May 11, 2007
Volume 35
Issue 19
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Arctic Monkeys live up to superstar status with top notch show
Arctic Monkeys live up to superstar status with top notch show
by Albert Rodriguez - SGN A&E Writer

Arctic Monkeys May 3 @ The Showbox

We've come to expect great things from the Arctic Monkeys. And judging by the band's impressive, sharply executed performance at The Showbox a week ago, they hold themselves accountable to these same expectations.

The Sheffield, England-based quartet, fresh from an appearance at the Coachella Festival, jumped onstage barely after 10, a rarity at downtown clubs where headlining acts usually start at midnight. They opened with the minute-plus instrumental piece "If You Found This It's Probably Too Late" and then ripped into "Brianstorm", the first cut off their just-released sophomore offering Favourite Worst Nightmare. Right off the bat, they sounded amazing.

Alex Turner, lead Monkey and unintentionally cute geek, looked dapper in tight blue jeans, black button-down shirt, and a hairdo that would make the Fab Four proud. He was surely in a delightful mood, complimenting the sold out crowd on their let loose behavior. Indeed, this was a highly energetic audience. The wallflowers stayed home, much to my satisfaction.

Thursday night's show, which sold out the exact day tickets went on sale, combined music from the Arctic Monkeys' two albums, the already mentioned 'Nightmare' and last year's Whatever People Say I Am, That's What I'm Not (SGN's Top Ten Albums/CDs, 2006).

Collectively, the songs on the new album are quieter than its predecessor, but they come to great life when performed in concert. "Balaclava" and "Flourescent Adolescent" were enthusiastically pleasing numbers, ones that I admittedly skipped on the CD and will go back to now and re-listen to. "Old Yellow Tricks", a vigorous track that did wonders for those bouncing up and down in the pit, was the best sounding cut from the fresh crop of Monkeys tunes.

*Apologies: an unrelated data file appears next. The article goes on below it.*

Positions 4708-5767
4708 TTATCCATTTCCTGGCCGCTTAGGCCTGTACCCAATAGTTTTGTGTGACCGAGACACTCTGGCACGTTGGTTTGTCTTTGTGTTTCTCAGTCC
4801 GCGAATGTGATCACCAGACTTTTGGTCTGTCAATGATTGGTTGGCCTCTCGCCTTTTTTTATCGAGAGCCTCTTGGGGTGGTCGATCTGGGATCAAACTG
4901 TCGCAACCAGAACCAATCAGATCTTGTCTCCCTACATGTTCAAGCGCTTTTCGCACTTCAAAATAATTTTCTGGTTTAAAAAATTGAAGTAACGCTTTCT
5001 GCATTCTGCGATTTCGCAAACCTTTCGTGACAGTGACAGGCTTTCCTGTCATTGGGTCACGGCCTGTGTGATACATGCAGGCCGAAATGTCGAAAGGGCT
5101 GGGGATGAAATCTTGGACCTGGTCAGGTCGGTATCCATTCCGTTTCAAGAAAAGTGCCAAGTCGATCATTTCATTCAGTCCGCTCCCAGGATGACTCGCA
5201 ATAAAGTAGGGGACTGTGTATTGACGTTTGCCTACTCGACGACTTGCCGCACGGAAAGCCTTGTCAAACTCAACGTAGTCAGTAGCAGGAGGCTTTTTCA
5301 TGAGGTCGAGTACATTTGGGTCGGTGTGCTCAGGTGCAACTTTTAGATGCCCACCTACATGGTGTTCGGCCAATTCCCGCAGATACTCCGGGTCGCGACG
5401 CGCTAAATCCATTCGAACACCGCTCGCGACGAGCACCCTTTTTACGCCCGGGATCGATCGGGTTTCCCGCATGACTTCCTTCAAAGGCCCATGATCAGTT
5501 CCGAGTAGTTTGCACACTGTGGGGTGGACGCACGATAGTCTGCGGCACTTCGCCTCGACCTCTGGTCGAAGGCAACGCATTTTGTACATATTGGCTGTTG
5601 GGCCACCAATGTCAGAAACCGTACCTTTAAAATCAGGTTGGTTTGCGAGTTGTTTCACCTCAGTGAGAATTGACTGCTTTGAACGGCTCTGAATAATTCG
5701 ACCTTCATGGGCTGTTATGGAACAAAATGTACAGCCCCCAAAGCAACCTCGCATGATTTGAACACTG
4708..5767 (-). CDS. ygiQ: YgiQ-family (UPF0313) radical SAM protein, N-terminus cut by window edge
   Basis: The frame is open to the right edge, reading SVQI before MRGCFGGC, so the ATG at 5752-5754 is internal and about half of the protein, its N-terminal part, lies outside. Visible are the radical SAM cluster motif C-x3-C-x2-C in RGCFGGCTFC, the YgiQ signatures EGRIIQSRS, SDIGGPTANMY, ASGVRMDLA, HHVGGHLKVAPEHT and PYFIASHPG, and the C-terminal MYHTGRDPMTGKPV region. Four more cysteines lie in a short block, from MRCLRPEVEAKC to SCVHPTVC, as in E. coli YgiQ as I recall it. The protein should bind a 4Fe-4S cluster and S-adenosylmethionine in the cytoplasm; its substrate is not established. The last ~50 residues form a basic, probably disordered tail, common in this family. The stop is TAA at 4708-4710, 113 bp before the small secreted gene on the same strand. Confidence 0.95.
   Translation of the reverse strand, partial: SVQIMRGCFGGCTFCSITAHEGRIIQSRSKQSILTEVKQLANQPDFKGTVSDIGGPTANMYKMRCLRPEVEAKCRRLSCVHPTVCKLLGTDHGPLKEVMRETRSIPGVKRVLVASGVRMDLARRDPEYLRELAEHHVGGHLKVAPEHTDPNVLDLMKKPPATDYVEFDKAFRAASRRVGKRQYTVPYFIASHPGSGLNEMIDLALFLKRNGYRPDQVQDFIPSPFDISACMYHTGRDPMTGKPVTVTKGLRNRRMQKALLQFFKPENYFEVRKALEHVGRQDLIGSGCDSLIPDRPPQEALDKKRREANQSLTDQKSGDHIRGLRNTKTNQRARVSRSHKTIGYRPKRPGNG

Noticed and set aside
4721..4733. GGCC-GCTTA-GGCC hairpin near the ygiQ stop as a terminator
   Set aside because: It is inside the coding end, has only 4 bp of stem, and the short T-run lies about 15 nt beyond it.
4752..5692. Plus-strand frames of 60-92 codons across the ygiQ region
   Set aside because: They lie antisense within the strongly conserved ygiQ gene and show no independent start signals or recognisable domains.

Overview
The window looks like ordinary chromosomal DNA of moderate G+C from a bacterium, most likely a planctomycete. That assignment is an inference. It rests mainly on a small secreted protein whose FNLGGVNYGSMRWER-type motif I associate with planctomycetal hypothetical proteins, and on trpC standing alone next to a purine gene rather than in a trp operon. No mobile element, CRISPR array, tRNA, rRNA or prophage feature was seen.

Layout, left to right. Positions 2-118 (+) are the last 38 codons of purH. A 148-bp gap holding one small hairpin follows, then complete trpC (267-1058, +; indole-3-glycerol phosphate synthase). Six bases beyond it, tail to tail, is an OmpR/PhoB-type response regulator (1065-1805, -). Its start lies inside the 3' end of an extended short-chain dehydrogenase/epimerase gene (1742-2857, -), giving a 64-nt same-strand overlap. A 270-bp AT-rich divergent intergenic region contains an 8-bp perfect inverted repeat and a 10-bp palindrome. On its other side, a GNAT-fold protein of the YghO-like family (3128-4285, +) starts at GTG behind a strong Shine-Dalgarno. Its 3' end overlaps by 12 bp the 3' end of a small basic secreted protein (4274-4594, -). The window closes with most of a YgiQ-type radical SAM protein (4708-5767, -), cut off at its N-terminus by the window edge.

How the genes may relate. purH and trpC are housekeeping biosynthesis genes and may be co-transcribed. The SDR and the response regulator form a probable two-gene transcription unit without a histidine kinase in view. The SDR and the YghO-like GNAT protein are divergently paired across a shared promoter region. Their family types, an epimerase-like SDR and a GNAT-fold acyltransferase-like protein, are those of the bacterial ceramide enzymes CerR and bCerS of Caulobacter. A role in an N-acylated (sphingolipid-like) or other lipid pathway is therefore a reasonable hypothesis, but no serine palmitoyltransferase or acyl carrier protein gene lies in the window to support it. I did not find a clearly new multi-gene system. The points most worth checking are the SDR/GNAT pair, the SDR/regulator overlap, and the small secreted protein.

From as far back as the soundboard, concertgoers were bobbing their heads, dancing, and raising their fists in the air. A pair of dudes standing near me sweated profusely from a session of light moshing. To my surprise, the house was comprised of teens, frat boys, and a significant percentage of middle-aged rockers - a sign that punk music draws fans of all ages.

Even though the newer material was well received, it was songs from the debut album that the audience went crazy for. "The View in the Afternoon" was wild and loud, "Dancing Shoes" got everybody swaying and shouting out the verses, and berserk is the appropriate word to describe the crowd's response to the heavy favorite "I Bet You Look Good on the Dance Floor".

With only five songs left, Turner encouraged those clustered in the back bar sections to get "involved" and join the party on the main floor, although everyone pretty much stayed in the same spots. A portion of the audience left after "I Bet You Look on the Dance Floor", a lame thing to do if you ask me because the band was on a roll. Those who stayed for the entire show, concluding with a terrific rendition of "A Certain Romance", got their money's worth and then some.

Since late 2005, Arctic Monkeys have been giving rock fans and music media something to talk about. The group literally became an overnight success when they uploaded track samples onto the Internet without even being signed to a record label. In a matter of months, the twentysomething punk ensemble won Britain's prestigious Mercury Music Prize, earned two Grammy nominations, and sold out every concert from North America to Asia. Across the Atlantic, Arctic Monkeys are considered rock superstars.

Arctic Monkeys will continue touring North America through the end of May, then head back to Europe to headline a series of giant music festivals, including Pinkpop and T in the Park.

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